"Allah jane ke hobe [God only knows what will happen]" he added wearily in Bengali, or Bangla, the national language, wiping beads of sweat off his weather-beaten face with the back of his hand. He knows the island will eventually disappear entirely, and then "Sabhi shesh ho jabe [everything will come to an end]."
F.M. Nurul Alam, a senior coordinator at the COAST trust, a social justice NGO working in southern Bangladesh, explained patiently: "Since the day they are born, the people of Kutubdia are waging a war with the sea."
Erosion as a result of stronger and higher tides, cyclones and storm surges is eating away the islands off Bangladesh's southern coast. Kutubdia, once a 250 sq km island, has been reduced to about 37 sq km within a century, but the islanders are convinced the sea level has also been rising.
Yet the largely fishing community of Kutubdia cannot live without the sea. "We only know how to catch fish," said British Jawaldas, a fisherman, who says he has observed the sea encroaching six kilometres inland over the last 10 years.
"We can't do anything else, which is why we think twice about migrating from here. We know the end is coming, but what work will we find to feed our families elsewhere?"
Global warming is sounding the death knell for low-lying coastal islands that are only five to eight metres above sea level, said local scientists. The rising sea will also strengthen tidal forces and exacerbate erosion, the COAST Trust pointed out.
"Factual information regarding the extent of sea level rise in Bangladesh is very limited," said Mohammed Shamsuddoha, general secretary of the Equity and Justice Working Group, a network of NGOs. "But the Khulna region in southwestern Bangladesh has recorded a 5.18mm per year sea level rise."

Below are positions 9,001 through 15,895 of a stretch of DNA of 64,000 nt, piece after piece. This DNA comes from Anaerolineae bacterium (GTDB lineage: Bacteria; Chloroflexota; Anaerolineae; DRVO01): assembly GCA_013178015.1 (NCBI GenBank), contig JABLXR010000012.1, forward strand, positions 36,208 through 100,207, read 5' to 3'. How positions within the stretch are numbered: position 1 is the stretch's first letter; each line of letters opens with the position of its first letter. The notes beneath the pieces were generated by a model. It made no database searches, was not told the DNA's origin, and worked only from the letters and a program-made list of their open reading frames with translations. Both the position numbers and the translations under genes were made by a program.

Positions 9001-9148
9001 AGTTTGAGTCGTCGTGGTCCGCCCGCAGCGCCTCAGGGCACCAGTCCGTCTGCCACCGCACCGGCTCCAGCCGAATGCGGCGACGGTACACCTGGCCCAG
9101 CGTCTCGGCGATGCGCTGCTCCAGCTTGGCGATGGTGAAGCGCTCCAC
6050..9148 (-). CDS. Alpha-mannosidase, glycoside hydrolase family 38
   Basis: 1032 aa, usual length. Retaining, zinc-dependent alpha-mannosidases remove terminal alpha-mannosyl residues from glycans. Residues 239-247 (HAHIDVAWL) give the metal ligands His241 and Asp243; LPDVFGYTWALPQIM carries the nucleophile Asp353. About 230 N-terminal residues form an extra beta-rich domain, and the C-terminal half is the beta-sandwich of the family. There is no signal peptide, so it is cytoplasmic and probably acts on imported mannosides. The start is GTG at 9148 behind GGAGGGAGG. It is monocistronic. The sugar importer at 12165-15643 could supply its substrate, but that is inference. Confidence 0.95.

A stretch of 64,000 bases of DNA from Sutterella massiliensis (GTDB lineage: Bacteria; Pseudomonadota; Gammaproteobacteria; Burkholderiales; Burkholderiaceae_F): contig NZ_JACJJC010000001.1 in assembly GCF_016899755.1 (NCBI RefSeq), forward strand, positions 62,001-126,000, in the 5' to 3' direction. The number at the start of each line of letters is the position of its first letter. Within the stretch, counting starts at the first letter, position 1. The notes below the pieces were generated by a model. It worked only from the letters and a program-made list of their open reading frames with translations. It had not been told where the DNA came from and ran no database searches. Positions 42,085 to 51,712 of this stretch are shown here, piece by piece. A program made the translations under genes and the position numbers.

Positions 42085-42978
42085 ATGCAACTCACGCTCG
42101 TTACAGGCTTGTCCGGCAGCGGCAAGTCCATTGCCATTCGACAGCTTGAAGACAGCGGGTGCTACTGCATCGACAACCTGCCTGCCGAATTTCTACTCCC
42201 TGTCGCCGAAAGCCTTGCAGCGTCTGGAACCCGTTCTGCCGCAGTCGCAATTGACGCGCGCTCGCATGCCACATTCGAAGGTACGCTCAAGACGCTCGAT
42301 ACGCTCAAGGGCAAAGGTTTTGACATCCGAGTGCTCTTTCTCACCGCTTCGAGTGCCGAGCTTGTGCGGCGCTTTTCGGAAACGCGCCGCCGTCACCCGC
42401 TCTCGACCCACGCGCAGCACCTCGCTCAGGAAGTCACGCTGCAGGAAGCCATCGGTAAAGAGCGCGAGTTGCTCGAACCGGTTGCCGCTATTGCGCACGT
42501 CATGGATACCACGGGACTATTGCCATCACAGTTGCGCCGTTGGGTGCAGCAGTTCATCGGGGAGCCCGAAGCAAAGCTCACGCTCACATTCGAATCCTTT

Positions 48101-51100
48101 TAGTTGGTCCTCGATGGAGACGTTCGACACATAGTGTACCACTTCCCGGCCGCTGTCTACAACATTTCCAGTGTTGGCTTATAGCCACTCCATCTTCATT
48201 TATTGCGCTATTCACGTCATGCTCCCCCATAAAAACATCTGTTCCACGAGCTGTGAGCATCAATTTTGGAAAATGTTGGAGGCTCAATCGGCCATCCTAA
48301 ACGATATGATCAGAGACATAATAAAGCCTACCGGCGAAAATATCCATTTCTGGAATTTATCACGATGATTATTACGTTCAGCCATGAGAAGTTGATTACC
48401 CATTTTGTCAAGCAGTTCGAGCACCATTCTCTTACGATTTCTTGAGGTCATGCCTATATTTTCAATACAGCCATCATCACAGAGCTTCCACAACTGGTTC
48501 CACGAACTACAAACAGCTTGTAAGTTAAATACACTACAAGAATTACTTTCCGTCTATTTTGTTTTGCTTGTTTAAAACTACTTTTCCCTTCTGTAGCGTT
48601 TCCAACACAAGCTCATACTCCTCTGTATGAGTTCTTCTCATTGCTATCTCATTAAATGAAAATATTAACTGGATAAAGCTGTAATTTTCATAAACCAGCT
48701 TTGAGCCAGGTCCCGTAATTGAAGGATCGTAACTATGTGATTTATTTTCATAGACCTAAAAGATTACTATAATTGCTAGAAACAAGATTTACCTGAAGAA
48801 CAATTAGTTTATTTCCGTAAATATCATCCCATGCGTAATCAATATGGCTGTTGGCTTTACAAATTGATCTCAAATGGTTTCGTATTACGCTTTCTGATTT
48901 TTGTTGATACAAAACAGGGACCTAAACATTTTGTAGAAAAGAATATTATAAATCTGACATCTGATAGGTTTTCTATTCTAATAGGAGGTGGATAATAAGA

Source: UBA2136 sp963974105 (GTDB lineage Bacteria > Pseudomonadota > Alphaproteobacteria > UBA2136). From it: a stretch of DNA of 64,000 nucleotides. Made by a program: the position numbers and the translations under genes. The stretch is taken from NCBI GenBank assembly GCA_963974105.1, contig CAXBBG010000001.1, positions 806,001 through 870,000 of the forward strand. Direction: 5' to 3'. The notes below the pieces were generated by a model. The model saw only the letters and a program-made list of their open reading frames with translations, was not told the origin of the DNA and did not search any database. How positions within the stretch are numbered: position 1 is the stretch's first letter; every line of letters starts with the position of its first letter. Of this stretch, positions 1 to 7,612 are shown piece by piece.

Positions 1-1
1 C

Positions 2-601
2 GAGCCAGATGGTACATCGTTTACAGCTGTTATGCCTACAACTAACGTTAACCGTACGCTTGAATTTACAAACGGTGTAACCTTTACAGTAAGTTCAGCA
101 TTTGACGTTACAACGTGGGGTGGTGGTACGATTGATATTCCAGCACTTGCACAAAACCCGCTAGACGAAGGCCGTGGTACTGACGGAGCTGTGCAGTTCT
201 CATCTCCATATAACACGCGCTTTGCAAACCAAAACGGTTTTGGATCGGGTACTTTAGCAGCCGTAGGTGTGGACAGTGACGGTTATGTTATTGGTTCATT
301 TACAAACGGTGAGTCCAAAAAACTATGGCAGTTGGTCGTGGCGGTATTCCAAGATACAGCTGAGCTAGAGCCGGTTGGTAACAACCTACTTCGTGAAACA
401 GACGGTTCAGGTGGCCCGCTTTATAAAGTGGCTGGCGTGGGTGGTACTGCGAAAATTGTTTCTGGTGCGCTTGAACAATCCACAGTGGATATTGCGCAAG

Sea level rises at some tidal stations in the Bangladesh coast are: Hiron Point: 4mm per year; Char Changa: 6mm per year and Cox's Bazar: 7.8mm per year, as reported by the Meteorological Research Centre of the South Asian Association for Regional Cooperation in the capital, Dhaka.
A rise of more than one metre, which could be reached in this century, means Bangladesh could lose 15 percent to 18 percent of its land area, turning 30 million people into "environmental refugees" by 2050 according to some estimates, the United Nations Development Programme (UNDP) noted.
On the other hand, new land is being created. After studying 32 years of satellite images, Bangladeshi scientists found the landmass was increasing by 20 sq km annually as a result of silt being deposited in the Bay of Bengal by big Himalayan rivers like the Ganges and the Brahmaputra, said Mohammed Abu Syed, a research fellow at the Bangladesh Centre for Advanced Studies.
But the new silt islands, or "chars", only become habitable after a few years, and the country's existing landmass is being washed away faster than new land is being formed.
More than 60 percent of Kutubdia's population has migrated, and most of the remaining 150,000 are considering leaving. Atiqul Chowdhury, coordinator of the health, disaster management and coastal renewable energy section of the COAST Trust, said at the rate at which the island was shrinking, the Trust estimated that it would disappear within the next 70 years.